How frustrating is it when the shipping line/carrier rejects an IMO document because such information as the carrier, port of loading, port of discharge, vessel name, etc., is handwritten? Lately, this is what we have been hearing from our clients.  

I recently provided a repackaging service for a shipment of dangerous goods (UN3077) going by ocean freight. It was 20 supersacks (13H4 IBCs). I created the IMO declaration leaving a few sections blank for the freight forwarder to complete once he knew the details of the booking.  

I got an email from the freight forwarder a couple of days later saying the shipping line is not accepting the IMO declaration because he handwrote some of the information. I reviewed the partial handwritten declaration; it was legible and indelible. I advised him that nothing in the IMDG Regulations stipulates that the declaration can’t be handwritten, and this is a very silly reason to reject the declaration. He agreed with me and decided to escalate the matter. I am glad he did because most people would just accept the rejection and re-do the declaration.  

After some email exchanges, it turned out that the shipping line did accept partial handwritten IMO declaration as they should have right from the beginning. We understand declarations will be rejected if there are errors on the declaration but to reject because a document is handwritten is completely ridiculous. Not only is the shipment delayed, but what a complete waste of time for everyone involved, including the shipping line agents.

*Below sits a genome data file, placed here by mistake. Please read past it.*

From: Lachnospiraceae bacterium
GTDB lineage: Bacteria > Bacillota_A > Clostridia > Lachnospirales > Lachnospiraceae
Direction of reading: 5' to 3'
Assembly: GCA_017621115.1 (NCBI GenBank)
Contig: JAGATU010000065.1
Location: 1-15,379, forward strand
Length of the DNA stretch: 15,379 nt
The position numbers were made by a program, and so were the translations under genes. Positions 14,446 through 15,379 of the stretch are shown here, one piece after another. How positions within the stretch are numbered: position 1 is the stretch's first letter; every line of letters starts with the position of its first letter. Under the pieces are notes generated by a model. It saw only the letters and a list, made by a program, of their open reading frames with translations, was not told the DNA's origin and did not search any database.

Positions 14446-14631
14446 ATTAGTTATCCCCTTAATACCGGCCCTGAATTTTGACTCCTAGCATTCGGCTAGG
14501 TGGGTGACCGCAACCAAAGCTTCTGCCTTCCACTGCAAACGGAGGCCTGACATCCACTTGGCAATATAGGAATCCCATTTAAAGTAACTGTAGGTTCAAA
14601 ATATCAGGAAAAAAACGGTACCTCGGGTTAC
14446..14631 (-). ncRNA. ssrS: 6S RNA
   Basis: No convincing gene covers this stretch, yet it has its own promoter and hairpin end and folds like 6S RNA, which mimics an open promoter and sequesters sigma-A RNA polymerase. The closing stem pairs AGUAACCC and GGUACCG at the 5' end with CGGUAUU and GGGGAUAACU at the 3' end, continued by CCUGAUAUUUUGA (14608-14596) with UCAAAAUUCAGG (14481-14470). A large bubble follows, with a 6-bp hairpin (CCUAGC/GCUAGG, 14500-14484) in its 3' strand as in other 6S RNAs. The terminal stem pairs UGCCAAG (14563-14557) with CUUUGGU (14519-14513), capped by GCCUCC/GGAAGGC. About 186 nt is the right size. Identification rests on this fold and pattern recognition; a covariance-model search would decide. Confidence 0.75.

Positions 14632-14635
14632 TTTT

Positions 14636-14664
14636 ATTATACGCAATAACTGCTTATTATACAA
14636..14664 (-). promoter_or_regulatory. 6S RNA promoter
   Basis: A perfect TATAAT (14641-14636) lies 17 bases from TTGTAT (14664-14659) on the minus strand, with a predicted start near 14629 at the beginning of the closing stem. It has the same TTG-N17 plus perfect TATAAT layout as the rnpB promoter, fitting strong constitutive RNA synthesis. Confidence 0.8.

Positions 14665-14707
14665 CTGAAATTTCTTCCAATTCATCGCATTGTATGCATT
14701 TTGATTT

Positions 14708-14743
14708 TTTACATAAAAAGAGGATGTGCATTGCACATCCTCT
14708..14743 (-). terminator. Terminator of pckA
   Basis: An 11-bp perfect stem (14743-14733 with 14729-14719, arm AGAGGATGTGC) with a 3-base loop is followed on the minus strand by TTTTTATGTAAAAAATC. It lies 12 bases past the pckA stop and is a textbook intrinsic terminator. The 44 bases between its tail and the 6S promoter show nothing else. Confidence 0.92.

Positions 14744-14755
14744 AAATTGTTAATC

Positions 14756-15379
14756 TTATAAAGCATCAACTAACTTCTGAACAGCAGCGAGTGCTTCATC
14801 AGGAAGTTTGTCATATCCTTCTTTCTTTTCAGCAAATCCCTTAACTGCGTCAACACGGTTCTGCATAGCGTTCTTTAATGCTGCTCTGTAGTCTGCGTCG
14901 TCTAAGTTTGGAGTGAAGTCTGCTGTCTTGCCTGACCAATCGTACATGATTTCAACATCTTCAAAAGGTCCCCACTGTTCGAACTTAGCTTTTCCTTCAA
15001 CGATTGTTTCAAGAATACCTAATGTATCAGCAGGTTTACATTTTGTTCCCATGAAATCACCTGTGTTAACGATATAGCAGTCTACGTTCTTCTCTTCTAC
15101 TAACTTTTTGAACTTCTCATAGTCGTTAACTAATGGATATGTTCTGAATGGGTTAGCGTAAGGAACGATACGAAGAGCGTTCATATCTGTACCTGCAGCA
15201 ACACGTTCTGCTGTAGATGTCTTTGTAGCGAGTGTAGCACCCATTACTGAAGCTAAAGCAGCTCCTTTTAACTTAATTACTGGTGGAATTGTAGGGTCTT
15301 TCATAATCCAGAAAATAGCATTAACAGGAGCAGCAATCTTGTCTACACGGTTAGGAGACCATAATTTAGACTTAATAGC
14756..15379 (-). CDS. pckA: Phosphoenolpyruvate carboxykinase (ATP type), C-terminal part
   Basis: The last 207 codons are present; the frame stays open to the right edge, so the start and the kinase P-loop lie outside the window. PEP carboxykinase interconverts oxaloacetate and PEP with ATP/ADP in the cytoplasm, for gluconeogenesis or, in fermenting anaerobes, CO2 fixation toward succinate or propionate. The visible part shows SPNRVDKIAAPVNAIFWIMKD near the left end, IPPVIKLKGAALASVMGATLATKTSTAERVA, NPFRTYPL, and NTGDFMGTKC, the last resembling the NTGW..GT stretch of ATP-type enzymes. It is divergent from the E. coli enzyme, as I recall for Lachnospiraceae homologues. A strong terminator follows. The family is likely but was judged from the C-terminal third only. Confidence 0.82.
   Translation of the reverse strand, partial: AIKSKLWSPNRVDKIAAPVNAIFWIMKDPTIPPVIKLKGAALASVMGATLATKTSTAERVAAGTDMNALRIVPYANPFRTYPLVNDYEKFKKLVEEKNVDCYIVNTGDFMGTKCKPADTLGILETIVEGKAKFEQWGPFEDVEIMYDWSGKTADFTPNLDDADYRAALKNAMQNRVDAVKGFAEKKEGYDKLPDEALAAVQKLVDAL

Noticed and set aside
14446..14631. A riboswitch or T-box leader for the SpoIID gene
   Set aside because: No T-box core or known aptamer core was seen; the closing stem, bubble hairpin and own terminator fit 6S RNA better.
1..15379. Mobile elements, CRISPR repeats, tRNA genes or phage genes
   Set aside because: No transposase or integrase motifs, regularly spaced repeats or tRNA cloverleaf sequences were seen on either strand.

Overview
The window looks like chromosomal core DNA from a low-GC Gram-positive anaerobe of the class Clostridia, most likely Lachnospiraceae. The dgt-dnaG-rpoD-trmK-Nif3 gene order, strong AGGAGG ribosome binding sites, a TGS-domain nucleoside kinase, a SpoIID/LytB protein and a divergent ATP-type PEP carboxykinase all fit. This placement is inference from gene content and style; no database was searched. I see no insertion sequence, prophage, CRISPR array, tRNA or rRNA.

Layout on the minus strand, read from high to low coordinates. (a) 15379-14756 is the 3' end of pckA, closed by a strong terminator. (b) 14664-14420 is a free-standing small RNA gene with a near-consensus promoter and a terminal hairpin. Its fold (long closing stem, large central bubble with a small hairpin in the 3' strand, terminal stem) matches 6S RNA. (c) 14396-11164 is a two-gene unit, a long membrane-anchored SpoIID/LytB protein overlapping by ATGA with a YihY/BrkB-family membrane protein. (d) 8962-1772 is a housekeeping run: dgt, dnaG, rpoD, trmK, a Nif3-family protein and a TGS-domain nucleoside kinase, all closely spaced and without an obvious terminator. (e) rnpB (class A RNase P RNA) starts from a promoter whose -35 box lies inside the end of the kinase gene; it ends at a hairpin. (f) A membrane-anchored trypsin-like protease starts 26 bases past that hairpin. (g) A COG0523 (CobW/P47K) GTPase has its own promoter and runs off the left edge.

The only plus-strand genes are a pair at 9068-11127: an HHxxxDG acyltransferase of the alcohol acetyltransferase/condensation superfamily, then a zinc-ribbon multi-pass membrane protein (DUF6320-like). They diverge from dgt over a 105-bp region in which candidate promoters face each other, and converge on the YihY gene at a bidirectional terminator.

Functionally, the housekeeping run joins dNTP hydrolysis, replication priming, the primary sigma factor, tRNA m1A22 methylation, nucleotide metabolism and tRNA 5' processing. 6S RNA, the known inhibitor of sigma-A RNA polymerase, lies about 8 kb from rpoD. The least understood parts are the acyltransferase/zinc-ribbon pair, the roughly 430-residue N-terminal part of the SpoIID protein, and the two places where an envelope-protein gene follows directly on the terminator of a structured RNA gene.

Folks, the moral of the story; ask for clarification on rejections that don’t make sense. And most importantly, ask carriers to share the particular section of the applicable regulation that states the reason for rejection. Hopefully, this way, both shippers and carriers are learning what the actual rules and regulations are rather than the “This is the way we have always done it.” rule.  

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Racheal Mani

Racheal Mani

Racheal Mani, based out in our Delta, B.C. office, has over 12 years of experience working under different auspices of federal, provincial, and municipal regulatory framework. She specializes in TDG Clear Language, IATA, IMDG, and WHMIS 2015 training. Racheal’s extensive knowledge in the dangerous goods industry is driven from her hands-on experience from packaging of dangerous goods for all modes of transport and her consistent liaison with ICC clients to ensure dangerous goods consignments meet the applicable regulatory requirements prior to transport.